Saturday, February 15, 2014

Nordic Reviews: Cabaret

Greetings from Sweden, everybody! I'm currently on a little Nordic winter holiday tour, to see some Swedish and Danish musical theatre. And to review it a bit too, of course. I'll try to write a short text about each of the shows I see.

Starting with Malmö Stadsteater's production of Cabaret.

I saw Cabaret some years ago in Finland and, since then, thought it's a musical I don't like. I booked my ticket to see it in Malmö for one reason and one reason only: Lindy Larsson as the MC. I saw Larsson play Che in Malmö Opera's recent production of Evita and have been a fan ever since. So if I'm planning a trip to Sweden and he's in a musical, though one I don't like, but right on my route? Of course I'll see that!

So, let's talk about Larsson first. Another case of me having huge expectations and yet not being one bit disappointed! He made a fantastic MC. I don't feel the character was a real human being here, I don't think he quite existed in the same dimension as Sally and Cliff. The narrator really felt like a spirit or a symbol of the era depicted in the show. And what a symbol! Larsson's incredibly powerful voice and strong stage presence and incredibly high heels ensured that my attention was on him all the time. From creepy moments to sweet and everything in between, a powerful performance all the way through. (By the way, this production has a woman listed as u/s MC. I would love to see that happen, too!)

I'm glad that I decided to see this production for other reasons too, though. Hugo Hansén's direction helped me understand that though it has its weak bits and boring songs, there is plenty in Cabaret that makes it an interesting musical, a show still worth producing and still worth seeing.

Sure, this production was as far from the traditional take as you can get. Kit Kat Club was turned into a voguing house, and the choreography and music reflected that. Many of the songs were hardly recognisable in the new style. But! Apart from a couple of needless references to the fact that they are, indeed, voguing, and that the Kit Kat Club is, indeed, a place where said voguing happens, it suited the piece. And the modern aesthetics served as a reminder that the story, sadly enough, isn't quite outdated yet. When watching a version with period sets and costumes, one can more easily dismiss Ernst's lines about certain people not belonging to a certain country as a creepy part of history that's thankfully in the past. But the modern visuals and tunes seemed to underline that it's still happening – that, today, there are still people who have similar thoughts as Ernst does.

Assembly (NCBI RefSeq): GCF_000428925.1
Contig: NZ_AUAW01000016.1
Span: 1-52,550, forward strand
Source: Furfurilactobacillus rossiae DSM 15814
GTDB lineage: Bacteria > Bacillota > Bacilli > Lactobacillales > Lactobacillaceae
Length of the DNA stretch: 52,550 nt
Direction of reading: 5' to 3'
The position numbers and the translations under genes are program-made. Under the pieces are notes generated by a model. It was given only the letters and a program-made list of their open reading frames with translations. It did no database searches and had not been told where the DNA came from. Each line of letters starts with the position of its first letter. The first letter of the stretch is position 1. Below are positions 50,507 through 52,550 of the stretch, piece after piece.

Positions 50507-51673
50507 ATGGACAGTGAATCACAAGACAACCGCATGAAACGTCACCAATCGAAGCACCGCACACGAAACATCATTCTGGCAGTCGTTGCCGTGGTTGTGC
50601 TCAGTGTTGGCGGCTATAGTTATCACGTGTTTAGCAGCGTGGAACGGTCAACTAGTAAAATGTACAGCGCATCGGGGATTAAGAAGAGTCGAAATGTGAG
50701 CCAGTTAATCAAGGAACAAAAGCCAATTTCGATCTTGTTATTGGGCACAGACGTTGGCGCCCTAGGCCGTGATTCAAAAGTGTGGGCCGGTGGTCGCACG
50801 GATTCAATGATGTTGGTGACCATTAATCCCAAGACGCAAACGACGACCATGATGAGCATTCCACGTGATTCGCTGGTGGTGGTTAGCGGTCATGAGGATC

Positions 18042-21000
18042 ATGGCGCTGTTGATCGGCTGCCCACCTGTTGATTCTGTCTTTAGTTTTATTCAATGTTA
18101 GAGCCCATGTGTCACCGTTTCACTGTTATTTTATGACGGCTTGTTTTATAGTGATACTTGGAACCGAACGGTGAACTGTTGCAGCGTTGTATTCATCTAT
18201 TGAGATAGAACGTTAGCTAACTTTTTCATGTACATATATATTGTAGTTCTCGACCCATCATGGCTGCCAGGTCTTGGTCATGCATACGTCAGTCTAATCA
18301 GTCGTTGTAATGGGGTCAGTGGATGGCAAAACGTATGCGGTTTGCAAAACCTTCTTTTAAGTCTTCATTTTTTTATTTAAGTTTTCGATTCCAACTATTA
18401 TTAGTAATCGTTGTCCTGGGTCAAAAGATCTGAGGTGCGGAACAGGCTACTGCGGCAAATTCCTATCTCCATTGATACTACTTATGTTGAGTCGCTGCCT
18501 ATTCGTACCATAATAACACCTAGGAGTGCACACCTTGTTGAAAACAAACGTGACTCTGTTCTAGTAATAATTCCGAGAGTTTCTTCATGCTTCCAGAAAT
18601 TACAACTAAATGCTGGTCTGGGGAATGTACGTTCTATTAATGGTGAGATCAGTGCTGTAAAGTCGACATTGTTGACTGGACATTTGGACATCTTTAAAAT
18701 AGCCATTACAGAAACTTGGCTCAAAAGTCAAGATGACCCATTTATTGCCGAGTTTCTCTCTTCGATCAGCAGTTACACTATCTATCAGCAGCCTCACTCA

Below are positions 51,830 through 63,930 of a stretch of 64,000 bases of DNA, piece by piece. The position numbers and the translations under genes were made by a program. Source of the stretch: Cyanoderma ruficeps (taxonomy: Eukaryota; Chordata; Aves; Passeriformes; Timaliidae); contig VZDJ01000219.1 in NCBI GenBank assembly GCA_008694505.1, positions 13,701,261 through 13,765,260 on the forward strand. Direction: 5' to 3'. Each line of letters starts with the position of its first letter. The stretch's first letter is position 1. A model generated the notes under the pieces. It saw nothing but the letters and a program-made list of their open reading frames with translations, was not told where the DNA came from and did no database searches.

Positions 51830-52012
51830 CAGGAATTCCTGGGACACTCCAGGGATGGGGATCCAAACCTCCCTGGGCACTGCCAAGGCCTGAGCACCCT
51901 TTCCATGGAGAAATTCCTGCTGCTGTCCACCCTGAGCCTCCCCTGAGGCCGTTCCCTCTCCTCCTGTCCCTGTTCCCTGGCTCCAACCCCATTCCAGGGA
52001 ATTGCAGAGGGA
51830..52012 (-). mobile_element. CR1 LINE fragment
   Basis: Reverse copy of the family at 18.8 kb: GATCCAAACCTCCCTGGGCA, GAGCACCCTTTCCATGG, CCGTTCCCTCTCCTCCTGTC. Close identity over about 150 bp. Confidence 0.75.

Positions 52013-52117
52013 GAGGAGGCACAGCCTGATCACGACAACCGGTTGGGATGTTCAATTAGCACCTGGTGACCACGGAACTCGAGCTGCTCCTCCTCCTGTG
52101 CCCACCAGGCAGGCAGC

It's a shame the last two minutes of the piece were such a mess, then. I think the show should've ended when the MC was shot. It might've been a bit over the top, but still, it would've worked as a metaphor of an era being over. But no, it didn't stop there. The running-around-with-a-gun-women-screaming-fake-blood-falling-from-the-ceiling-rising-from-the-dead action that followed... Oh boy. I don't know what they were trying to achieve with the ending, but I at least left the theatre with a bitter aftertaste. To me, it felt like the show didn't know how to stop. (If you've seen this production and have some theories about what the ending might symbolise and/or reasons why it's good as it is, feel free to enlighten me.)

Overall, though, Malmö Stadsteater's Cabaret was a good production. From now on, I'll be giving new productions of Cabaret a chance a bit more eagerly, if the show happens any pop up near me again. Even if the cast list doesn't include Lindy Larsson.

Photos by Markus Gårder.

1 comment:

  1. Glad to hear you saw a production you liked! Sounds fascinating. The Tampereen Teatteri production I saw in 2008 or something was also quite wacky, but not to that extent. I share your opinion on the musical itself, and I think it's one of those musicals that require extravagant or otherwise memorable details to work, not least because everyone knows the movie.